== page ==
South Metro Airport Action Council
** S M A A C **

Public Announcement/Press Release Dateline: 8 September 2004 Minneapolis, MN

Neighbors and SMAAC Make Noise at MAC Hearing

After first congratulating Commissioners for actually attending the public meeting – 12 of 14 were present – SMAAC President Jim Spensley blasted them for deciding key provisions in the 2,000 page document without public input, and for not asking or answering questions in this one.

Spensley told the large assembly “If past performance is our guide, the (Part 150 Update) will be adopted whatever public comments are received. The contour map (was already) used for other actions, whatever wrong assumptions are proven or input errors discovered. We can only hope FAA or other authorities intervene.

SMAAC wrote the Commission May 22, 2003 seeking an opportunity to testify, or at least hear airport neighbors’ issues acknowledged and discussed by NOC, by P&E, or the full Commission in public before a vote.

Mayor R.T. Rybak, Councilmembers Benson and Colvin-Roy, and Representative Frank Hornstein focused on the reduction of benefits, proposed by MAC Chair Tigwell and adopted as an amendment to MAC’s 2004 to 2009 capital budget, for the “2007 64-60 DNL areas.”

Spensley said that the draft 2007 contour map reduced those eligible, but full sound insulation was intended by the 1996 MSP expansion law by thousands of structures in both Part 150 65+ DNL areas and 64-60 areas.

“The 1996 Legislative negotiators didn’t give a fig about the Federal compatible-use standard. They had before them the contour maps for 1995, 2000, and 2005 (and those were based on low-ball projections). The deal was full insulation or removal of 17,000 structures projected in unmitigated 69-65 DNL areas and all structures in the unmitigated 2005 64-60 DNL areas.
He said the Commissioners “Spurred by airline lobbyists, chose 2002 as the base year for this Update, in effect crediting the tragic events of September 11, 2001 as a noise-reduction measure.”

The prior update, submitted in late 1999, was still under review by FAA in September 2001, and use of the parallel runways in 2000 and 2001 were known to exceed MAC’s projections by half (150%) and overall use projections as well (125% approximately).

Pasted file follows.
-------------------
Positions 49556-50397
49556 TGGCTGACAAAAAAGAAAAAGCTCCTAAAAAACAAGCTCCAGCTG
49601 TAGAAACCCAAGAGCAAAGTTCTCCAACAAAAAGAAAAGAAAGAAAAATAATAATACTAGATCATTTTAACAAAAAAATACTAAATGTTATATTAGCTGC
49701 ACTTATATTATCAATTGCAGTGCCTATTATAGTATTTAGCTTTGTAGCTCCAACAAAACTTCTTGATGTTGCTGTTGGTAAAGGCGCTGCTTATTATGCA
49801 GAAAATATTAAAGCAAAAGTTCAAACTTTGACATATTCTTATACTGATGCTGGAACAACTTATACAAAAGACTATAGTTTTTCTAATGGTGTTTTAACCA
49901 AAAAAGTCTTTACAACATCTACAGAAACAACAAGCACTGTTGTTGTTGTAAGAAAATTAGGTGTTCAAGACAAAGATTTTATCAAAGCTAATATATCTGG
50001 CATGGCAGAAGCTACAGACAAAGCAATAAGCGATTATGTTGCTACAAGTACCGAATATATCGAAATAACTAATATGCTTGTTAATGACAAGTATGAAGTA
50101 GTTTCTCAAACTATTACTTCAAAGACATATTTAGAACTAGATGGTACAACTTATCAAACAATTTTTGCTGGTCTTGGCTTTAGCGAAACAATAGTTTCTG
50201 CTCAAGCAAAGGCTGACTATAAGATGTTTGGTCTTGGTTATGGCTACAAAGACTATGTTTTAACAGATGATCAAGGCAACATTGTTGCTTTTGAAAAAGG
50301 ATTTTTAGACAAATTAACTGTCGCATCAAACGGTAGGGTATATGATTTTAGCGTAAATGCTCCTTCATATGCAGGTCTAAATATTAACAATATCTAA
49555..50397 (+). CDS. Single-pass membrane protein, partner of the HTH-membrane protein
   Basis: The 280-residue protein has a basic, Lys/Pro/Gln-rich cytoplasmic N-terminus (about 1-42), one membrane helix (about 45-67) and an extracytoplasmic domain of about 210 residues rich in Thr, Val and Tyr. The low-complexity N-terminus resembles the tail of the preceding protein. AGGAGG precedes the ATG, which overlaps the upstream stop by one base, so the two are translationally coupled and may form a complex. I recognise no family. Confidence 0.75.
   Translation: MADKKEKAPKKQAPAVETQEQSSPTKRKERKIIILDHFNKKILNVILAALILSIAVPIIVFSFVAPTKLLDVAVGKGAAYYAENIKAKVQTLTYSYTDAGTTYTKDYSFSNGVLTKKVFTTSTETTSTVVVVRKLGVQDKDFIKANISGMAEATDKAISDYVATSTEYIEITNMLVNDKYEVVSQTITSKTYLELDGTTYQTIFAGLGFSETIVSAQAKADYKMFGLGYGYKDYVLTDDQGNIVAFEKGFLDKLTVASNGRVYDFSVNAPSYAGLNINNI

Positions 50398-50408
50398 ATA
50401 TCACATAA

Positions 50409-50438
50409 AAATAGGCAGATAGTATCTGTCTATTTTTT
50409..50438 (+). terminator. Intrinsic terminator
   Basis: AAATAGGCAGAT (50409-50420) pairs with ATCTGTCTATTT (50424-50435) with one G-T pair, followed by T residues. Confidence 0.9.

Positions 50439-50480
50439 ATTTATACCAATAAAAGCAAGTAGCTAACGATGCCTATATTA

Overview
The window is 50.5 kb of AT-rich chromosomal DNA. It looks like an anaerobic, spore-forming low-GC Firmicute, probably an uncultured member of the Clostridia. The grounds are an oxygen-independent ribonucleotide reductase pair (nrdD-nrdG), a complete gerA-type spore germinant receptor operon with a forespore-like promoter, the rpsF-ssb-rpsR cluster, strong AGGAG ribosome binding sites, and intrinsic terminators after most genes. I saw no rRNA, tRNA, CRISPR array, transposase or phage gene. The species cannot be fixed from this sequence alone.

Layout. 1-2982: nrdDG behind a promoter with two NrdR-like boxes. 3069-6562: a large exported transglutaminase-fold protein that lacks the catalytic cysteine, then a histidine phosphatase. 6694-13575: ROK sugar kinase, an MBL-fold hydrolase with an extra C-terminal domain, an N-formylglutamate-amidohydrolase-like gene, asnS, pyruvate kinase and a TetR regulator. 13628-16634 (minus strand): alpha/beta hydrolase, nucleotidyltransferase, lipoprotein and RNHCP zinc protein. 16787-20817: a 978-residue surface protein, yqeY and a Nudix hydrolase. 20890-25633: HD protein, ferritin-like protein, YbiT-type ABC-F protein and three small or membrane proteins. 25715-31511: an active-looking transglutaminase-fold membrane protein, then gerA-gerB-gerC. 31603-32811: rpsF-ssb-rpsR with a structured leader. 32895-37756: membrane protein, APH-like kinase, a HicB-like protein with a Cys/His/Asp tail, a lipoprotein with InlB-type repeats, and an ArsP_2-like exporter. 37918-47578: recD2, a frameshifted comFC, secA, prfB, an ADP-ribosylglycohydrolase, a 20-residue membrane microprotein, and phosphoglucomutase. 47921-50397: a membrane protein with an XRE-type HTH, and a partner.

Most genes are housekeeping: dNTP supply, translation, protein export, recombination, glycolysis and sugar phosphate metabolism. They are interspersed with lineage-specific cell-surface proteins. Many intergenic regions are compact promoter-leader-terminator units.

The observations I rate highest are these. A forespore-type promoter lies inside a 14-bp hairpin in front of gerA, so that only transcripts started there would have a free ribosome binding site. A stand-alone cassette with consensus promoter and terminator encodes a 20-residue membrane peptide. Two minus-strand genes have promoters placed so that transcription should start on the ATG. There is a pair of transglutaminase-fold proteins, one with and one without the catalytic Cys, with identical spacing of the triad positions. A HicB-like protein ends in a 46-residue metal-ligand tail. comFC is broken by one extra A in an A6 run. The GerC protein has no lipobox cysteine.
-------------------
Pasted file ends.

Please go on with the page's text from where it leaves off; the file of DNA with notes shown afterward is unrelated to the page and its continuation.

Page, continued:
SMAAC reported that unmitigated noise over 65 DNL frequently and continually occurred between 1996 and 2002. Even before the prior update was withdrawn, residents constantly petitioned for relief from excessive noise due to MSP expansion.
The 1996 actual-use map revealed gross under- estimations of noise because actual use of MSP differed drastically from that modeled.

Spensley’s remark that “MAC, through the draft 2007 contour map, is telling us that airport noise in 2002 was less than it was in 1996 and greater than it will be in 2007. Be sure to let MAC know if you disagree.” was met with sustained applause from the audience.

Last year, SMAAC complained that the 2007 model was improper. MAC limited its forecast to national aviation industry data and anonymous but self-serving airline projections of MSP use and passenger demand. Spensley said tables in the update show 25,515 structures in the 64-60 DNL in the 2002 map. He remarked “Only about 215 (2.5% of single-family residences in the new 2007 map) need treatment according to MAC ‘for compatible use,’ however, about 9,000 of these structures were in 1996 unmitigated 69-65 areas.”

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Many citizens applauded Spensley’s remark about the homes left out of the first phase but told they could expect treatment in the second phase – the withdrawn 2001 update reaching the 60 DNL. Several people testified about living “just across the street” or in “left-out pockets.” A group living on between Portland and Chicago east of Pearl Park presented a petition with 83 signatures demanding the treatment MAC had told them, in 1999, to expect once the update was approved by FAA and funds were allocated.

Spensley praised Representative Wagenius and Senator Ranum for calling attention to economic provisions in the 1996 Minnesota law authorizing MSP Expansion. They said that MAC allowed Northwest Airlines to over-expand their hub, resulting in high fares here and better service in competing cities for international trade.

Minnesota Law 1996 directed MSP expansion under stringent conditions:
1. Sufficient local passenger capacity to meet projected growth and economical demand through 2020 and during the intervening years, also increasing airline competition.
2. Fully mitigate any unavoidable environmental impacts.
3. Extend the Sound Insulation Program [“SIP”] for noise mitigation during and after expansion out to the 60 DNL.

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